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    Something Smells Off: Getty Images Sued Over Silhouette of Air Freshener

    Research Staff, Chilling Effects Clearinghouse, November 23, 2009

    Abstract: Getty Images has been sued by Car-Freshner Corp. for trademark infringement, dilution, and unfair competition over stock photographs of cars that include images of tree-shaped air fresheners hanging from the rear-view mirror.

    Rebecca Tushnet's 43(B)log reports, via Seattle Trademark Lawyer, that Car-Freshner Corp. has sued the online photo-licensing clearinghouse Getty Images for allegedly distributing photos of car interiors that include tree-shaped air fresheners. Seattle Trademark Lawyer posted the complaint here.

    Car-Freshner Corp. has a litigious history with respect to its trademarks of an "absorbent body impregnated with a perfumed air deodorant" in the shape of a pine tree. In 2005, Car-Freshner Corp. sued novelty greeting card company Corndog (and Urban Outfitters, who distributed the product), for producing a scratch-and-sniff Christmas card that played on the familiar pine-tree fresheners. According to the Business Journal, the card included the following text on the back:

    The differences between these unusual cards and an actual car air freshener are: (1) our cards glow in the dark and (2) give off a weird, sticky pine smell only when you scratch and sniff them, instead of all the damn time, until you get car sick and throw up.

    The scrappy card company argued that the cards were a parody of the ubiquitous air fresheners (and thus not likely to be confused with actual products of Car-Freshner Corp.), but the court never got to judge the case on the merits. The Austin-based Corndog ran out of money for attorney's fees and was forced to settle when it lost the fight to keep the case local. (See coverage in The Austin Chronicle.)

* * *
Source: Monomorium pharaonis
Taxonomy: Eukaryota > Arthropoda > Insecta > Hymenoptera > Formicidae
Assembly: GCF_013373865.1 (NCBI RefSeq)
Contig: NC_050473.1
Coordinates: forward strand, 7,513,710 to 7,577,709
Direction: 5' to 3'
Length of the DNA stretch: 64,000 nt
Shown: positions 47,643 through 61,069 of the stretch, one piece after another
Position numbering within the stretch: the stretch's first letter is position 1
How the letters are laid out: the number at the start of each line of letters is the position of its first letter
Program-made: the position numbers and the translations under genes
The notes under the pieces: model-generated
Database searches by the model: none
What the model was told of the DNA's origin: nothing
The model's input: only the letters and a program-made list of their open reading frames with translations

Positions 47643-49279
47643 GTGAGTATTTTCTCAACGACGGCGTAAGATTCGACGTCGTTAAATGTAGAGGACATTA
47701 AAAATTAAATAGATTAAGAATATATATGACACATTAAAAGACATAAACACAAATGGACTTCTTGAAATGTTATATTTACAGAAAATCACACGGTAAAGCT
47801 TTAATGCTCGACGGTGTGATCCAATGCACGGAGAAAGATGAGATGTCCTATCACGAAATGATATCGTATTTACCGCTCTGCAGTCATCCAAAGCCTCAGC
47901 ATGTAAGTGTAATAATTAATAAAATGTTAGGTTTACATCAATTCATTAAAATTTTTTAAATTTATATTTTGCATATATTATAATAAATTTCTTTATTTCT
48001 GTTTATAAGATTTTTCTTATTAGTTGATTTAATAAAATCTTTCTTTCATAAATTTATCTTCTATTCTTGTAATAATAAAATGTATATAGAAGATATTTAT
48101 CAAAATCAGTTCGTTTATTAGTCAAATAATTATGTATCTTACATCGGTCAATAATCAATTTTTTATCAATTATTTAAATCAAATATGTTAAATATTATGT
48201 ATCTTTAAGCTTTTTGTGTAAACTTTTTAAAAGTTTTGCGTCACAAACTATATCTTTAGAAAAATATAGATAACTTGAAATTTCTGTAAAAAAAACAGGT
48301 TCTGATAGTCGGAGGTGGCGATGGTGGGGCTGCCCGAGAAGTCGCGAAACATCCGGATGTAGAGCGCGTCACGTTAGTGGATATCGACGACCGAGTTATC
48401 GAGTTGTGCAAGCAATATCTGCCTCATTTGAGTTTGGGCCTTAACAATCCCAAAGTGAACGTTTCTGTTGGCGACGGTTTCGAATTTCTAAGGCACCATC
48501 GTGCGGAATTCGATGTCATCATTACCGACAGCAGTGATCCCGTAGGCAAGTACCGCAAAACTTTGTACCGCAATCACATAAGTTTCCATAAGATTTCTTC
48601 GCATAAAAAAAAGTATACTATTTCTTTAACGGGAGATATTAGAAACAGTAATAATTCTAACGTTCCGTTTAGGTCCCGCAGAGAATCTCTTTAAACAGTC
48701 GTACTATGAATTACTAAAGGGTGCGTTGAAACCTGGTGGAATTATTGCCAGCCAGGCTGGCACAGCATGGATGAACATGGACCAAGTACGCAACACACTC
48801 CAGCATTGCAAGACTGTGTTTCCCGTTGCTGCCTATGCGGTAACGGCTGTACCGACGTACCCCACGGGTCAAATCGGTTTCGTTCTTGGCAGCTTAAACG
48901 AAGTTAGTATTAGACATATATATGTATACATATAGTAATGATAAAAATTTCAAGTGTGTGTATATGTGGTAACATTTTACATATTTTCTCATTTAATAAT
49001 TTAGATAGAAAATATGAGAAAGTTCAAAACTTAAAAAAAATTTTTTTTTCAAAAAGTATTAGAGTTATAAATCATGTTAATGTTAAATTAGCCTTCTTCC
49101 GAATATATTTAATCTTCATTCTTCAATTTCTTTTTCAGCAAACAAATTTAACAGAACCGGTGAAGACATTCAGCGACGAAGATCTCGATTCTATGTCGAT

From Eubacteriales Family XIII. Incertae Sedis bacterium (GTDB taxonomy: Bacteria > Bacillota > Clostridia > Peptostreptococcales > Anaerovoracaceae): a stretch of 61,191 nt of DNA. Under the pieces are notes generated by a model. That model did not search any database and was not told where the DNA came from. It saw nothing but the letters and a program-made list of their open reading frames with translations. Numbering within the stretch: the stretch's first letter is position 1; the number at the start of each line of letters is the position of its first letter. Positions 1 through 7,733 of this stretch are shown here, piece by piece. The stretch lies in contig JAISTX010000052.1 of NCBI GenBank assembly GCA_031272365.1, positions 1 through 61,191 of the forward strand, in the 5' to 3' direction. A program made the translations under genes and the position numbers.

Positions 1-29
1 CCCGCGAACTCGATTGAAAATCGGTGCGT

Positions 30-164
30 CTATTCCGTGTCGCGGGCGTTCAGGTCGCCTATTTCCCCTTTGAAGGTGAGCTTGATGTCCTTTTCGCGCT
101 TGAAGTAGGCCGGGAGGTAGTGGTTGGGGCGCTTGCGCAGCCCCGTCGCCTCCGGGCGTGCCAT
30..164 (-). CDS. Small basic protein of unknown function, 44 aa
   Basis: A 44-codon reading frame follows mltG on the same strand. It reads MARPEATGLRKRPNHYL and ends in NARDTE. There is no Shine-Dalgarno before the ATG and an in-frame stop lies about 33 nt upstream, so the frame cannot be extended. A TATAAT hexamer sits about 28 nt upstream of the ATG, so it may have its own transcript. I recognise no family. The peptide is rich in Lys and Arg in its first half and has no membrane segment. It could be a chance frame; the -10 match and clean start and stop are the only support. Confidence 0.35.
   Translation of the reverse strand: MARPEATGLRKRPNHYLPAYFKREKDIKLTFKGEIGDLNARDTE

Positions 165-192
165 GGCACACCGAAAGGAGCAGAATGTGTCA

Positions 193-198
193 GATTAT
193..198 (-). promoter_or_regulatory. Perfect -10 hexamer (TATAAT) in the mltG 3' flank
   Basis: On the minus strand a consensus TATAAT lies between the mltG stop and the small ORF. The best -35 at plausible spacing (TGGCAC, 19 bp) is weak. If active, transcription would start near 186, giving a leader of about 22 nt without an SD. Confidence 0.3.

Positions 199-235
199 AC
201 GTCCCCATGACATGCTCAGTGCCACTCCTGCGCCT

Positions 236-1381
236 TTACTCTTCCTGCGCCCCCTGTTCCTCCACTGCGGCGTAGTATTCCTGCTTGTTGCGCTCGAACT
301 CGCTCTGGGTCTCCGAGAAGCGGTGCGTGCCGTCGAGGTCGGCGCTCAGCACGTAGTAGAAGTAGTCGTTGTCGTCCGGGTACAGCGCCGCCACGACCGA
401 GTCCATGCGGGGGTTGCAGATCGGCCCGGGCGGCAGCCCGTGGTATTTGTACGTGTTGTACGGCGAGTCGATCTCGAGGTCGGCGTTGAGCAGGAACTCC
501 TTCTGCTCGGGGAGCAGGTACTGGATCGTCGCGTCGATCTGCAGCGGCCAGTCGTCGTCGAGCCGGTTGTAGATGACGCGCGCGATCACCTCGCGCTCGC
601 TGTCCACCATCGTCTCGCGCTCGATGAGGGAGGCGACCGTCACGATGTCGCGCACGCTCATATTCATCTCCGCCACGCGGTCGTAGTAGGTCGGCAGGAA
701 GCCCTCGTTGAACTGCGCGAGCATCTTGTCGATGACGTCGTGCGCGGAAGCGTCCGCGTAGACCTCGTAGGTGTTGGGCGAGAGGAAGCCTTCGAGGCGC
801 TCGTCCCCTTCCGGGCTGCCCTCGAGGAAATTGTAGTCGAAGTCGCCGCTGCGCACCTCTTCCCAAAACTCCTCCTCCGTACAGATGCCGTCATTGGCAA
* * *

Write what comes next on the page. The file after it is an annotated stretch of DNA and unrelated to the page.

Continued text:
Car-Freshner Corp. also settled a lawsuit against Old Navy last year over t-shirts featuring images of pine-tree air fresheners. In that case, however, Car-Freshner could have shown registration of their trademark pine-tree-silhouette for use on t-shirts--and vigorous efforts to enter the car-freshener-apparel market. (The Car-Freshner website has a clothing store featuring such products as this charming Halloween costume. One size fits most!)

    The claims in the suit against Getty Images are difficult to evaluate in part because it isn't clear what use has been made of the images (and therefore whether such use is confusing to consumers, or, if the Car-Freshner brand is legally "famous," whether such use threatens to dilute the brand). Use not as a mark -- that is, not to identify the source of photographs, but as an element of background scenery -- would not be a "trademark use," and so couldn't be an infringement.

    In trademark law, the use made of the trademark (or confusingly similar image) does matter . . . unless the real-world costs of litigation overpower the aroma of a dubious claim.


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